On the same day that Hong Kong chief executive Leung Chun-ying signed an undisclosed agreement worth £4 million (HK$50 million) as part of his former company’s sale to listed Australian engineering firm UGL, a second offer arrived to buy the company that exceeded UGL’s bid by £90 million.
The existence of the second bid is likely to raise further questions about Leung’s conduct in 2011 during his final days as a DTZ board member, and in particular, whether he was able to provide impartial advice on the merits of the second offer given that he stood to gain HK$50 million if the sale to UGL went through. Continue reading
HONG KONG — One of the young protesters directing traffic on Friday morning at a street barricade here was wearing a reproduction of British military fatigues, complete with a Union Jack on the shoulder. In any other city, the outfit might have been dismissed as hipster chic. But in Hong Kong, it caused a stir.
An older demonstrator approached and said the uniform was a bad idea because it might suggest foreign influence over the pro-democracy protests, especially given Hong Kong’s status as a former British colony. Then a young woman wearing a blue dress to show support for the police strode by, stuck out her right arm and gave him a thumbs down. Continue reading
Mr Li made his comments during his trip to Germany, where he and Chancellor Angela Merkel signed trade agreements.
Thousands of protesters, demanding fully democratic elections, have paralysed parts of Hong Kong. Continue reading
Hong Kong’s chief executive, Leung Chun-ying, secretly received millions of pounds in payments from an Australian company after he took office, according to media reports.
The engineering company UGL agreed to pay Leung £4m in relation to its acquisition of DTZ Holdings, an insolvent property services firm that had employed Leung as its Asia Pacific director before he took office, Melbourne-based The Age reported on Wednesday.
Malcom Moore | 2 Sept 2014 | Telegraph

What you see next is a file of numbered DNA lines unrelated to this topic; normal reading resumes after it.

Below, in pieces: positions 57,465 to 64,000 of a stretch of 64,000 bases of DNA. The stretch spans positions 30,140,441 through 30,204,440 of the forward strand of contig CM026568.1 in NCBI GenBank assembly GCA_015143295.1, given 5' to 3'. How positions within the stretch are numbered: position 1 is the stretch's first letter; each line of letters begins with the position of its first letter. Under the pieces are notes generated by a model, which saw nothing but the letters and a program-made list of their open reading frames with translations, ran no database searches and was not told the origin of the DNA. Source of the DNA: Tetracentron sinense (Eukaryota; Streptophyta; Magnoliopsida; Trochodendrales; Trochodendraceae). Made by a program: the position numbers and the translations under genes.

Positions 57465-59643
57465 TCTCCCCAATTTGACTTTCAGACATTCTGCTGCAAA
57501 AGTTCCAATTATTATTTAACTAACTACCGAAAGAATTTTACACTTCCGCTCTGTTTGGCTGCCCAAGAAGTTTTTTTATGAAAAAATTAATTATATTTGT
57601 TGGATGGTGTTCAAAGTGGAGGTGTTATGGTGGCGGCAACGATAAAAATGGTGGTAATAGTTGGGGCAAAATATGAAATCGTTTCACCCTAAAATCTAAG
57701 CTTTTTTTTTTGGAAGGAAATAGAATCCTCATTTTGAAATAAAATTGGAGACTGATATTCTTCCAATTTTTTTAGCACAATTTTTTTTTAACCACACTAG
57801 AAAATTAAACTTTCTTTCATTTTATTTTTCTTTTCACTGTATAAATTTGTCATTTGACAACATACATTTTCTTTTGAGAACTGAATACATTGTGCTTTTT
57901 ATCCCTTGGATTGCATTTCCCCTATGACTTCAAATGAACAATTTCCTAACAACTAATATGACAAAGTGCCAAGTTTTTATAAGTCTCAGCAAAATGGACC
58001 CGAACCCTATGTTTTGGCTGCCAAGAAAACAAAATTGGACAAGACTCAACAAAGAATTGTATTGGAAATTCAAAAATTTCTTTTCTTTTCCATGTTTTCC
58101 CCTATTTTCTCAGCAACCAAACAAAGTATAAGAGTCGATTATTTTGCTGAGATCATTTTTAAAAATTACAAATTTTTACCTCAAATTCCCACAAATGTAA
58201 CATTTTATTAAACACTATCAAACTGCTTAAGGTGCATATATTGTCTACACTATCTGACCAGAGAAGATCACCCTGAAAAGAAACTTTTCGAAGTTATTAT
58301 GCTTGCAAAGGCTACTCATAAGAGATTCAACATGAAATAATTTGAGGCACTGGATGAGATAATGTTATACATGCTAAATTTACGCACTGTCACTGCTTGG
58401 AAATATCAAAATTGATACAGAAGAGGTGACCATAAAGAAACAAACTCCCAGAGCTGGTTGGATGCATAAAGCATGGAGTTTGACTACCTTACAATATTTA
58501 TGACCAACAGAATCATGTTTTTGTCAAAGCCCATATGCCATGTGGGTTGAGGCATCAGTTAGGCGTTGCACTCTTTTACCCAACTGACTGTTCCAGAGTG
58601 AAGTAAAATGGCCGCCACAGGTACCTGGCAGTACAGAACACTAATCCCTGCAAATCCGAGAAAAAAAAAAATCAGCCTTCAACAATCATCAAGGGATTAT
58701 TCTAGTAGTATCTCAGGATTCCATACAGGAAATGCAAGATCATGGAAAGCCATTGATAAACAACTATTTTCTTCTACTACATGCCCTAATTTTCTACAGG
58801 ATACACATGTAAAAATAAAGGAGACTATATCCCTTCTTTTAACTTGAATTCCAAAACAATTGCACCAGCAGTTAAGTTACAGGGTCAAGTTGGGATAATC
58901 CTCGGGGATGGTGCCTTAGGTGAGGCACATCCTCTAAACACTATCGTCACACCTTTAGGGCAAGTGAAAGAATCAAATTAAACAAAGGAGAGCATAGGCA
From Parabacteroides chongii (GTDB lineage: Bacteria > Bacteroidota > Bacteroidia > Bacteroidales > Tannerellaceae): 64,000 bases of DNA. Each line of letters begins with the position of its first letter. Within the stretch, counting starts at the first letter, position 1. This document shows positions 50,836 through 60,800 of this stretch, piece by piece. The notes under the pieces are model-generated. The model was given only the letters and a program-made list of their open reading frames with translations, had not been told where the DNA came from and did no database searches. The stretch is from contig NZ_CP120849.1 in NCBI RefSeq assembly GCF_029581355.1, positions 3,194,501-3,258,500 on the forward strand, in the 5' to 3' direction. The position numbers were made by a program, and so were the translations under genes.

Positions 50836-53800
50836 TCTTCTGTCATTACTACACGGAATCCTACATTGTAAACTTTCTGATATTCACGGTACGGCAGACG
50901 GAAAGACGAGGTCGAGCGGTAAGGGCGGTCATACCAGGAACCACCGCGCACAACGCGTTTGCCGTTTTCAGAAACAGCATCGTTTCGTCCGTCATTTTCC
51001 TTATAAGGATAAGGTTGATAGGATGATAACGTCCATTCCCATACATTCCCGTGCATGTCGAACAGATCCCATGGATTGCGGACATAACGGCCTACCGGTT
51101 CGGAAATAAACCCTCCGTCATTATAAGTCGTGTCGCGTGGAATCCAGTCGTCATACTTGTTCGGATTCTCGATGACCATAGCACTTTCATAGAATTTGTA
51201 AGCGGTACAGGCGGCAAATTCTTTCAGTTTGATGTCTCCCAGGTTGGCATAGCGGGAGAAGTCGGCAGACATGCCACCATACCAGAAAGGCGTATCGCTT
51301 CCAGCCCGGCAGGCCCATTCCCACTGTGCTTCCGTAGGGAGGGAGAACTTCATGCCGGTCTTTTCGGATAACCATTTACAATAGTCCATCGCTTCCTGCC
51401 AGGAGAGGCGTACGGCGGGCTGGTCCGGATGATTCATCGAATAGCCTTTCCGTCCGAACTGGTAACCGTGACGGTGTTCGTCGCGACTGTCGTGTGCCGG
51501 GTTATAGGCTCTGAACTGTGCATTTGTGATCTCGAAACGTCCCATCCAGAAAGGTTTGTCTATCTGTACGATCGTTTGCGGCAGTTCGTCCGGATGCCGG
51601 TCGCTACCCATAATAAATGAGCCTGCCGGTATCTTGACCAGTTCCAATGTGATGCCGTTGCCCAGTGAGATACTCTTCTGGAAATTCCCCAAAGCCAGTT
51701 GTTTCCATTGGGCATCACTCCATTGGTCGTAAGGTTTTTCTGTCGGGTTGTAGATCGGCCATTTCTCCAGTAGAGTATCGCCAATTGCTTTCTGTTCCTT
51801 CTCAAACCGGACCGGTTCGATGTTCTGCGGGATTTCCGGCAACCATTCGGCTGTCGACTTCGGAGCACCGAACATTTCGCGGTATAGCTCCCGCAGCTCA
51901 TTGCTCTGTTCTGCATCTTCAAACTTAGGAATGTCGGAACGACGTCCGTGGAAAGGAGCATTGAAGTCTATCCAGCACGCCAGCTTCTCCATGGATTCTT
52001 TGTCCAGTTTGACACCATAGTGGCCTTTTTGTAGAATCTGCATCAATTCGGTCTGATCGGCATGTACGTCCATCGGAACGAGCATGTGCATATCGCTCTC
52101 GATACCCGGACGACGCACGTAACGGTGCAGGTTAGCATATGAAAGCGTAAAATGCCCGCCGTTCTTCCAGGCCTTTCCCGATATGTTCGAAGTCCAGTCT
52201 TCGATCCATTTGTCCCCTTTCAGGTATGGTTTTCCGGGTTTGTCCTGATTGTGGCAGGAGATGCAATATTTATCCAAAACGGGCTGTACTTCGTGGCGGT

China has breached an agreement set when Hong Kong was handed back, but there is little the UK can do about it, says head of foreign affairs committee
30 Aug 2014 | Deutsche Welle
China says foreign powers need to back away from getting involved in Hong Kong’s political affairs. It comes ahead of a Beijing ruling on the governance of the semi-autonomous city.
Oiwan Lam | 25 August 2014 | Global Voices Online
As pro-democracy activists in Hong Kong continue to push for a greater say in the election of the city’s leader, top officials in mainland China closed discussion on the matter, claiming any restrictions placed on the vote are done so for national security.
Hong Kong, a special administrative region of China, is set to have its first direct vote of the city’s chief executive in 2017, but Beijing says a nominating committee must approve the candidates. Democracy advocates fear Hong Kong will only have pro-Beijing candidates to choose from, defeating the purpose of the election.
Tammy Tam | 11 August 2014 | South China Morning Post
Liaison office chief Zhang Xiaoming’s emphasis on national security echoed Deng’s warnings
Ng Kang-chung | 2 June 2014 | South China Morning Post
The top British envoy in Hong Kong has hit back at Beijing’s warning that London should stay out of Hong Kong’s politics, saying Britain has “a wide range of interests” in the city as a signatory to the Sino-British Joint Declaration.
British Consul General Caroline Wilson also stressed the importance of universal suffrage being on the basis of “a genuine choice”.
Wilson was responding after China’s foreign ministry commissioner in Hong Kong, Song Zhe, issued a statement over the weekend, asking Britain not to poke its nose into Hong Kong’s constitutional reforms.
He said the reforms were Hong Kong’s internal affair and Beijing was firmly against any meddling by “outside forces”.
21 May 2014 | RTHK
1. Benny Tai and Michael Davis discuss results of the Constitutional Reform Deliberation Day.
2. In societies that get to fully elect their government there’s always a bit of a conundrum when the government spends public money to convince the public of a viewpoint it might not share. It gets even more confusing when this activity occurs in the process of a consultation supposedly to assess public views. Hong Kong’s government allocated a total of HKS4.5 million in public money to district councils to promote the idea that proposals for electoral reform should follow the Basic Law, but do the public’s representatives have a right to help determine how that money was spent?
Jeffie Lam | 5 May 2014 | SCMP
“I always believe the relatively extreme opinions … are only … bargaining tactics in the reform’s negotiation, where different parties would still be willing to make reasonable compromises eventually for the sake of Hong Kong’s democratic progress,”
Financial Secretary John Tsang Chun-wah has urged lawmakers to agree on a compromise over the terms for electoral reform or risk damaging the city’s economic future.
James Pomfret | 7 April 2014 | Reuters
China has cautioned the United States not to interfere in Hong Kong affairs after Vice President Joseph Biden met two prominent pro-democracy advocates who have warned of Beijing’s tightening control of the territory, state news agency Xinhua said.
A former British colony that reverted to Chinese rule in 1997, Hong Kong enjoys considerable autonomy and broad freedoms as a capitalist hub.
But it has been locked in a lengthy battle with Beijing’s leaders to push through reforms that could culminate in a direct election of its leader in 2017.